In October 2017 Mathi Vanhoef publicly released the details of a serious weakness in WPA2 security. WPA2 is a widely used security measure to limit unauthorized accesses on Wi-Fi networks.
It is a weakness potentially still present in a huge number of devices today. The following guidelines are of paramount importance for any developer, vendor, customer or hobbyst that deals with IoT devices or anything related to Wi-Fi hardware.
Vanhoef released on his website all the technical details about the attacks, or “key reistallation attacks on WPA2 based on nonce reuse”.
Also, it is possible to test in a fast way if the vulnerabilities exposed by Vanhoef are present in specific devices, by exploiting its detection tool.
In addition, an official KRACK vulnerability assessment tool was released by the Wi-Fi Alliance.
A stunning example on how the Internet of Things is widespread across the globe is available by looking at Thingful. It is a world map listing information available for free from IoT devices.
Bruce Schneier in 2014 published a first discussion on how the IoT was becoming a sea of cybersecurity threats. And it was only the 2014.
In 2016 Schneier again published a whitepaper concerning IoT cybersecurity, with a more clear message: “We need to save the internet from IoT”.
Today, it is of paramount importance that any developer, vendor, customer or hobbyst dealing with Wi-Fi devices to assess the presence of KRACK vulnerabilities on the systems under the control. The risk is to expose the communications of such systems to attacks easy to perform, and with severe results.
KRACK vulnerability assessment: detect if your router or any client are exposed to KRACK attacks
Step 1: Prerequisites
The activity described here include the scanning of an active Wi-Fi network, searching for possible connected vulnerable.
The activity requires that any device you want to test must be powered on and connected to the selected W-Fi network.
It is also required a computer with wireless network card able to run a live Linux distribution from a USB pen or DVD, needed to execute last available vulnerabilities detection tools.
Step 2: Get a vulnerability assessment Linux distribution
It s very easy to perform some basic vulnerability assessments. There are plenty of free live distributions with preistalled penetration testing tools and ways to get the most updated ones.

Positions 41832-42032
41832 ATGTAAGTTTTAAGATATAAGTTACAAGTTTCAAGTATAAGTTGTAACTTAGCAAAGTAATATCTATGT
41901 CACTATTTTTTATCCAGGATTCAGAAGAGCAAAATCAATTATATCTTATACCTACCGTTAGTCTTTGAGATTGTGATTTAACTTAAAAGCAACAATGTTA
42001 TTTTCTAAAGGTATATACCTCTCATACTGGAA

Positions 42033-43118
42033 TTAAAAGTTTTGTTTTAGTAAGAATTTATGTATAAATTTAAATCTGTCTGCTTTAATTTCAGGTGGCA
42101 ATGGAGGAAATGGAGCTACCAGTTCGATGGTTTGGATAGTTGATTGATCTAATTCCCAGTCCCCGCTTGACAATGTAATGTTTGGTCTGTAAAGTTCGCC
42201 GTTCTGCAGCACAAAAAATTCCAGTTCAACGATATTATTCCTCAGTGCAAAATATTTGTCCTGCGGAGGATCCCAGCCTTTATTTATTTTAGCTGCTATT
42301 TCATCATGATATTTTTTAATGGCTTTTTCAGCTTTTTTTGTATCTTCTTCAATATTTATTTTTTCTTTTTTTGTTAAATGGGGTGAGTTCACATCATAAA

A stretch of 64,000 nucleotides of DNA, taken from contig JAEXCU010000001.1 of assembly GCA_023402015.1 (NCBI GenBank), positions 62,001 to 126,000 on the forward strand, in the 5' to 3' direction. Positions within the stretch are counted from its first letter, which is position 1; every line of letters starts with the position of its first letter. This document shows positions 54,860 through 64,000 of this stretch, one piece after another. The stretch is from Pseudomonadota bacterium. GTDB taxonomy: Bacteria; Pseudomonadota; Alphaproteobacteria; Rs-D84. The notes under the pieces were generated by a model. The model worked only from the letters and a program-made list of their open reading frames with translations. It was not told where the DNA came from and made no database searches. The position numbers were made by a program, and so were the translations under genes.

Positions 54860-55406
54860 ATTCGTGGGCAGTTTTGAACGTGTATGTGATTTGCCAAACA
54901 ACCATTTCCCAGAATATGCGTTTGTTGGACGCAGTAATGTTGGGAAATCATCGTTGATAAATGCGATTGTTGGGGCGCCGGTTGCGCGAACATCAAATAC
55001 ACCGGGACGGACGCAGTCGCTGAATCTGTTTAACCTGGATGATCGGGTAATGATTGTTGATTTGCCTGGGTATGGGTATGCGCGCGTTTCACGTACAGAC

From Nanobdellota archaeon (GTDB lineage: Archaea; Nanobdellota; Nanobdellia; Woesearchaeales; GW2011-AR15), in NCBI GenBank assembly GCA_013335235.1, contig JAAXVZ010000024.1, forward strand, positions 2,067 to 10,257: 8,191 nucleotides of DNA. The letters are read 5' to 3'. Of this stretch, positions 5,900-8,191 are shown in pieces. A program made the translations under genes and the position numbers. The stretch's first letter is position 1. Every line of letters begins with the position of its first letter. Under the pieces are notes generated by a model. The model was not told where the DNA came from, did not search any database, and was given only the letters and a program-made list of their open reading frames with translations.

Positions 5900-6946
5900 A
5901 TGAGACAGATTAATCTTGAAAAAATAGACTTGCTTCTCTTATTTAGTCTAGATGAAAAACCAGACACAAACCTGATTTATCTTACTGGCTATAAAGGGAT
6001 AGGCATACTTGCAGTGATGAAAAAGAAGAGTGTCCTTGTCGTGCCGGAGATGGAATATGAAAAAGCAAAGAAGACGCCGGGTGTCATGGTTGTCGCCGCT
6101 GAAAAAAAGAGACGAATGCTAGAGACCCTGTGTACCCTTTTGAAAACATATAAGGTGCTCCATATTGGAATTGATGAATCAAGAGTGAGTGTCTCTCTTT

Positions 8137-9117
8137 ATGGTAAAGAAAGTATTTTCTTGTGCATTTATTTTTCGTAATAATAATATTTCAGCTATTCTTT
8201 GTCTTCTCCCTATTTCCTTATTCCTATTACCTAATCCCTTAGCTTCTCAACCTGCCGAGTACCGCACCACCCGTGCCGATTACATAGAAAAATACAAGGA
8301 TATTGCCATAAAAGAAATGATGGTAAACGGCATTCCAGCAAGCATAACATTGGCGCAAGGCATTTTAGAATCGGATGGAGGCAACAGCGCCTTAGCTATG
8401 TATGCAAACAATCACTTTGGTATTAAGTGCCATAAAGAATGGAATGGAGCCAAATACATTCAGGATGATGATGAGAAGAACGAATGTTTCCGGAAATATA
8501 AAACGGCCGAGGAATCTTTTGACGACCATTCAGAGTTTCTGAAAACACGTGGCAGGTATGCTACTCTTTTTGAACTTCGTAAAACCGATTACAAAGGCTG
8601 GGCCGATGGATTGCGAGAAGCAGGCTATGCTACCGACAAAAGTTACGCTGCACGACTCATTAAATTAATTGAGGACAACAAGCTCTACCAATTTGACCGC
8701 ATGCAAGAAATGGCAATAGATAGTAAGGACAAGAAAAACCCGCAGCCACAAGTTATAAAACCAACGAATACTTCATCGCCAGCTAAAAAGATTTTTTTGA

The most indicated for present activity is Kali linux. Simply download the ISO and burn it in a USB pen or DVD.
Assure that the laptop or the device you intend to use with the Kali Linux support the boot from USB or DVD. Finally, insert the just burned memory support and reboot the device.
Next steps will be performed by using the running Kali Linux instance.
Step 3: Update and install required packages
Run the following bash commands to install required packages
apt-get update apt-get upgrade apt-get install libnl-3-dev libnl-genl-3-dev pkg-config libssl-dev net-tools git sysfsutils python-scapy python-pycryptodome
Step 5: Obtain scripts to perform tests and perform preliminary actions
Open up the Network Manager of Kali Linux and disable WiFi.
Execute the command below to give access to Wi-Fi network card from the KRACK test scripts.
sudo rfkill unblock wifi
Now obtain the scripts to perform the attacks.
git clone https://github.com/vanhoefm/krackattacks-scripts.git
Disable hardware encryption by executing the following line:
Step 6: Read attack detailed instructions
cd krackattack ./krack-ft-test.py –help
Step 7: Perform attacks
The author recommends to run four times the script, changing the WPA2 security configuration to attack, as described below:
When a device prone to KRACK attack is found, one can proceed in two ways: upgrading the firmware device, or substituting it with a compatible device KRACK-resistant.
In some cases the only option possible is the second. In other cases, no actions to mitigate the risk are possible, due to the impossibility to upgrade old or not maintained yet devices.
The ESP8266 integrated circuit is a very common device that includes a microcontroller and a Wi-Fi tranceiver. It is very commonly used to give Wi-Fi connectivity to Arduino devices.
The ESP8266 appeared prone to KRACK attacks, and the first official release of the patched firmware to be used with Arduino IDE was released on January 2, 2018 (version 2.4.0).
If a ESP8266-based device is found vulnerable to KRACK attack, it is important to reprogram it with the firmware available at https://github.com/esp8266/Arduino/releases/latest. To do this, follow the instructions at https://github.com/esp8266/Arduino.
With high probability every ESP8266 device programmed prior to January 2018 is vulnerable to KRACK attack. Today, the number of devices prone to these attacks can be very high.